The color-coded boxes under "Analysis & Themes" below (which look like this: ) make it easy to track the themes throughout the work. Each color corresponds to one of the themes explained in the Themes section of this LitChart.
Analysis & Themes
On the first day of the two-day December ceremony, Assignments for Ones through Eights are given out. Jonas learns that because his father pleaded Gabriel's case to the Committee, Gabriel is allowed one extra year of nurturing to gain weight. He will remain at home with Jonas's family, although the family is required to sign a pledge saying they won't get attached to the newchild.
During the ceremony, the Chief Elder, a female, names Ones and gives them to families. One child is named Caleb and is given as a replacement child to a family whose Four, also named Caleb, had fallen into the river and drowned. Jonas remembers the Ceremony of Mourning for the drowned boy, in which everyone murmured the lost child's name softer and softer until it seemed to fade away entirely. When the new Caleb is assigned to the family, there is a Ceremony of Replacement, in which everyone chants the name "Caleb" louder and louder.
The Ceremony of Loss ensures that emotions are dealt with and then stifled, the same way that the pill stifles sexual feelings. Because families aren't actually related, strong family bonds don't exist. And because the community ensures that no one is truly unique, everyone is completely replaceable. As a result, no one in the community feels any genuine grief when someone dies unexpectedly.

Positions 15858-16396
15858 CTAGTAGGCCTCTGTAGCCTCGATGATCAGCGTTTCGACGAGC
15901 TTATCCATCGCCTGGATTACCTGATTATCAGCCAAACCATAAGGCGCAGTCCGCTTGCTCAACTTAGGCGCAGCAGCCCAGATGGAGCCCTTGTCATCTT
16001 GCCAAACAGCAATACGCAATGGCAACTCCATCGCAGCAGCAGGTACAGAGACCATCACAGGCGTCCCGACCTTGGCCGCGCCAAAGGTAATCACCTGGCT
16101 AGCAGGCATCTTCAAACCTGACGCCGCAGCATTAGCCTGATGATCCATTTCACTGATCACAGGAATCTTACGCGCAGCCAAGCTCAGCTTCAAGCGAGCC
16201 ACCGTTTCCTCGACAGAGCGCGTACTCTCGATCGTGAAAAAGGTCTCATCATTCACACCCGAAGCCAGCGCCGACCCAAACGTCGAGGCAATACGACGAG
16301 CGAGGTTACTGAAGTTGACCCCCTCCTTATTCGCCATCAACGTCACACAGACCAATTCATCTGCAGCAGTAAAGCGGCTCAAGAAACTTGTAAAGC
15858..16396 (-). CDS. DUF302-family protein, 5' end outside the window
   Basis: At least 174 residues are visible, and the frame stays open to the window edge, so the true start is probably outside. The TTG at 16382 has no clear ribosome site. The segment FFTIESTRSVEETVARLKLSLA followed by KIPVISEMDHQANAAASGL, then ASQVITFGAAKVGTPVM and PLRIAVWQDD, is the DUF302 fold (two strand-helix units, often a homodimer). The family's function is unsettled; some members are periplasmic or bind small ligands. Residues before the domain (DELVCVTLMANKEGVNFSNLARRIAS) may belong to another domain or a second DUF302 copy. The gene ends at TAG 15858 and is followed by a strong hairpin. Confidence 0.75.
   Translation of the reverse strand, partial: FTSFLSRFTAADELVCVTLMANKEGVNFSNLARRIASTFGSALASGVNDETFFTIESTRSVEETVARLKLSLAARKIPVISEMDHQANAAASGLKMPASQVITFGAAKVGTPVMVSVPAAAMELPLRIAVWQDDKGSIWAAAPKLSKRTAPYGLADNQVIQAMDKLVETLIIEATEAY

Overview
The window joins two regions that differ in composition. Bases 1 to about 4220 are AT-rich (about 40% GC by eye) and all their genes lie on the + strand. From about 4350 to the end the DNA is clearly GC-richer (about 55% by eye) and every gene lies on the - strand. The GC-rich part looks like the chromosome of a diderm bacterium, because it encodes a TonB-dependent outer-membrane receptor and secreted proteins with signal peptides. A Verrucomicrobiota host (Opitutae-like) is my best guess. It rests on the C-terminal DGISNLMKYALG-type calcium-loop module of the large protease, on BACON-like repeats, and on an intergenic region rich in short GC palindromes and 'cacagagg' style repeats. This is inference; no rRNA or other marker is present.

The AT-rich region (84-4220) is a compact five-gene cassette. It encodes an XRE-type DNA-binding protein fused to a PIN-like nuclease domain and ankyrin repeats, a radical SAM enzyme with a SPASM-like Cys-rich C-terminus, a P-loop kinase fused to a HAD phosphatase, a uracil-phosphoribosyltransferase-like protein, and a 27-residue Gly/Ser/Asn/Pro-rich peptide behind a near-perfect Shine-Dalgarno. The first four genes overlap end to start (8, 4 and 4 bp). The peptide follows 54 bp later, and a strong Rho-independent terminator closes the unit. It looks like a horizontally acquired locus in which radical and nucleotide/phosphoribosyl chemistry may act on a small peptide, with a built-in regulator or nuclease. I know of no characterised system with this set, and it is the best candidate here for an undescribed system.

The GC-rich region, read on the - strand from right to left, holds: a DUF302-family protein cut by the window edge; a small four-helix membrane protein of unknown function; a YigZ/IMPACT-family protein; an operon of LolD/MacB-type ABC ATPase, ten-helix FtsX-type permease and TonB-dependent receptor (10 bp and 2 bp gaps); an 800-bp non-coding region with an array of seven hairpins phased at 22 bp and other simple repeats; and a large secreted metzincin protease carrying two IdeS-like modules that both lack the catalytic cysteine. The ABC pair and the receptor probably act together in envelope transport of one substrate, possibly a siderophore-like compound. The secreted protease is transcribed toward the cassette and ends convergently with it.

When a different newchild is assigned to a family and named Roberto, Jonas realizes that names are given out to replace the names of those who were recently released. This idea makes Jonas uncomfortable.
The next day, as the ceremony continues, Sevens are given jackets that button up the front. Prior to this age, children have jackets that fasten at the back, forcing them to rely on others to fasten them, and in turn to learn to depend on others and the group in general. Eights like Lily are given jackets with pockets, so that they can be responsible for their own possessions.
At ten, girls' braids are cut off and boys' hair is cut shorter so that all boys and girls have the same haircuts. Jonas knows Lily is excited not to have to wear her hair ribbons anymore, when she reaches that age.
During lunch, the Elevens worry about their assignments. Asher worries he'll get Sanitation, and tells Jonas that he once heard that someone in Sanitation swam the river and left to join another community. Jonas has never heard of someone joining another community, but he knows that someone who feels that they don't fit in can apply for release.
Jonas also can't imagine someone feeling as if they don't fit into the community. He knows that the Committee considers all decisions very carefully, especially Assignments and Matching of Spouses. The Matching can take years, and then the couple is monitored for three years before they can apply for a child.
More help on this section...
• See quotes from Chapter 6